Camping In De Mer, Haiti

Camping In De Mer, Haiti – Motoring out of Cap Hatien, Nord on Route Nationale #1 we made good headway against a continuous stream of old trucks, small trucks, cars of every variety, donkey and human-powered conveyances. The flight into Cap Haitian originated in Port-au-Prince.

It was a quick, but blustery ride over wicked-looking Haitian mountains. These mountains appeared to be wicked as seen from our moderately low cruise altitude. On arrival, we were bundled into an old Toyota Forerunner that was to take us to De Mer. De Mer, Haiti is a small village that is not too far from Cap Hatien, but exudes a subdued character by contrast. Our camp would be a small two room house situated on a neatly cultivated holding with elevations high enough to afford pleasant vistas of the ocean and surrounding pastoral areas.

We passed Haut-Du-Cap and Vaudreuil. The overcast skies faded to a darker shade of gray and by the time we passed the turnoff for Cercaville, it began to rain. The rain lasted for about ten minutes. When, finally, the vehicle’s windows could be rolled down, the air smelled like fresh grass and frangipani. The sun was now burning through the clouds and all was well. The hills of Nan Blanque could be seen in the distance across the shallow limits of the bight that protrudes inland from St Michel. Our driver had promised us fresh fish and a brief stop at the village pier was a suitable opportunity to stretch our legs and take photos. We purchased three very fresh groupers that had just been gutted and cleaned. The fisherman also donated some limes and local seasoning. Nicolas, our driver and fixer, insisted that we would not have to worry about supplies and basic items like charcoal. He had worked the provisioning list before our arrival. Even the Presidente beer, ice and coffee were in supply. Fabulous!

Photo of Haitian Painting

Colorful and creatve example of Haitian art. The market life in De Mer. Image © ocean trader

Madame Betiane was parked in her son’s yellow pickup as we pulled onto the property. She lived about eight miles away. Nicolas, the fixer, had located the camp and negotiated the rental fees. Nicolas patiently translated all of Madame Betiane’s concerns including warning us that the cows might pass through the yard areas on their stroll down to a water hole. No problem. These cows would be safe with our vegetarian crew. Their droppings might even cultivate a few mushrooms that might go well with the fixings. We must work with the ox that we have, and not with the ox that we want!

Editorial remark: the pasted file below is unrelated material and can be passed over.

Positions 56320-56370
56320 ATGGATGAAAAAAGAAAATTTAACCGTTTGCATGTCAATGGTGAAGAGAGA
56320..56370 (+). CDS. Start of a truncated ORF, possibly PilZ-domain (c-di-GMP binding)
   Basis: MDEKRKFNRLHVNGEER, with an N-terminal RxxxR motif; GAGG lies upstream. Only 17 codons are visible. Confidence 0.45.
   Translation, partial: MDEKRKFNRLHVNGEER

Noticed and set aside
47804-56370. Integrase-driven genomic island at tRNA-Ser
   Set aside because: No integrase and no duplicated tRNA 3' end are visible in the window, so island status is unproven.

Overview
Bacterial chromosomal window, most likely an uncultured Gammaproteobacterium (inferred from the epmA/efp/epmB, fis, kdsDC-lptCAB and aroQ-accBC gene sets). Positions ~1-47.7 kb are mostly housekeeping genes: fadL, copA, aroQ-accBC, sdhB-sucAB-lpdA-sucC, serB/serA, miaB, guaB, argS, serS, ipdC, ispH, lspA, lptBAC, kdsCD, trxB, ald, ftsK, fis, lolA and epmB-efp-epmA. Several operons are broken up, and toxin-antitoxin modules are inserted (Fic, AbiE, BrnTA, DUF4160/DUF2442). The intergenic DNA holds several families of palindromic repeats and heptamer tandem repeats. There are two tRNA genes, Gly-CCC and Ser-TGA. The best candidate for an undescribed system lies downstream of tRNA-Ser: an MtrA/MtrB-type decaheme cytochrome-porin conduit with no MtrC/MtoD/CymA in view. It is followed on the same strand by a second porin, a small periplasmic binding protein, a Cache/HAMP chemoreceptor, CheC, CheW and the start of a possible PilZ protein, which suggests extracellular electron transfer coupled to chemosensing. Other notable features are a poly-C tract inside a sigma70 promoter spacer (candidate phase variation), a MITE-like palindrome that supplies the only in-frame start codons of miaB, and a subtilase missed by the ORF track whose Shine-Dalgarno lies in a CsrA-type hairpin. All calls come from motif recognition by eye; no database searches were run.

Our two-room dwelling was modest, clean and constructed on a shallow concrete pier with CMU walls. The additional room featured walls and windows built with wood. The little house was painted green with a tan colored trim on the doorframes and windows. The roof was corrogated metal painted bright red. The house faced the prevailing winds and was just right in all-important respects. The furniture was minimal, locally made of mahogany and the walls were decorated with three exceptionally nice Haitian paintings. There was no electricity. The galley area was part of the living room. The cooker was a locally  manufactured propane two-burner that worked quite well. The propane bottle sat on two concrete blocks uncomfortabley close to the stove, but just. We have survived riskier installations on boats with less ventillation. The head, including a shower, were located outside to the back of the main dwelling. Though small, it was newly constructed with a flushing toilet and a small porcelain sink.

We built a charcoal pit and even found a discarded steel mesh that came in handy as a cooking surface. We cooked a large pot of rice and peas along with fried plantains. The fish were seasoned and grilled to perfection. It was very dark by the time dinner was actually enjoyed. By eight PM the Sony Bluetooth speaker was retired in favor of the discreet night sounds of coqui frogs, and some very loud Haitian crickets. This was a memorable first night on a six-day retreat in the Der Mer area.

Our treks through the neighboring hills also included road trips out to Limbe, Bellevue and even Redoute. It was a much needed escape from a stifling life routine in America. Having a reliable 4X4 vehicle and a good measure of local knowledge brought us to places that will be talked about for some time. One memorable day trip to Redoute afforded spectacular views of the mouth of the bight near St Michel, and the Baie de l’Acuil. Added to that was a lunch of Haitian creole chicken and rice prepared by a farmer and his family. Permission was granted for us to cross his land and we traded cold drinks and a sack of Haitian country rice for lunch. On our departure, Madame Betiane was gracious enough to sell me one of her paintings. This was not easy, but she finally caved after I through-in a Kershaw knife and LED flashlight to seal the deal. Merci Madame! De Mer, Haiti was a very affordable and worthwhile adventure.

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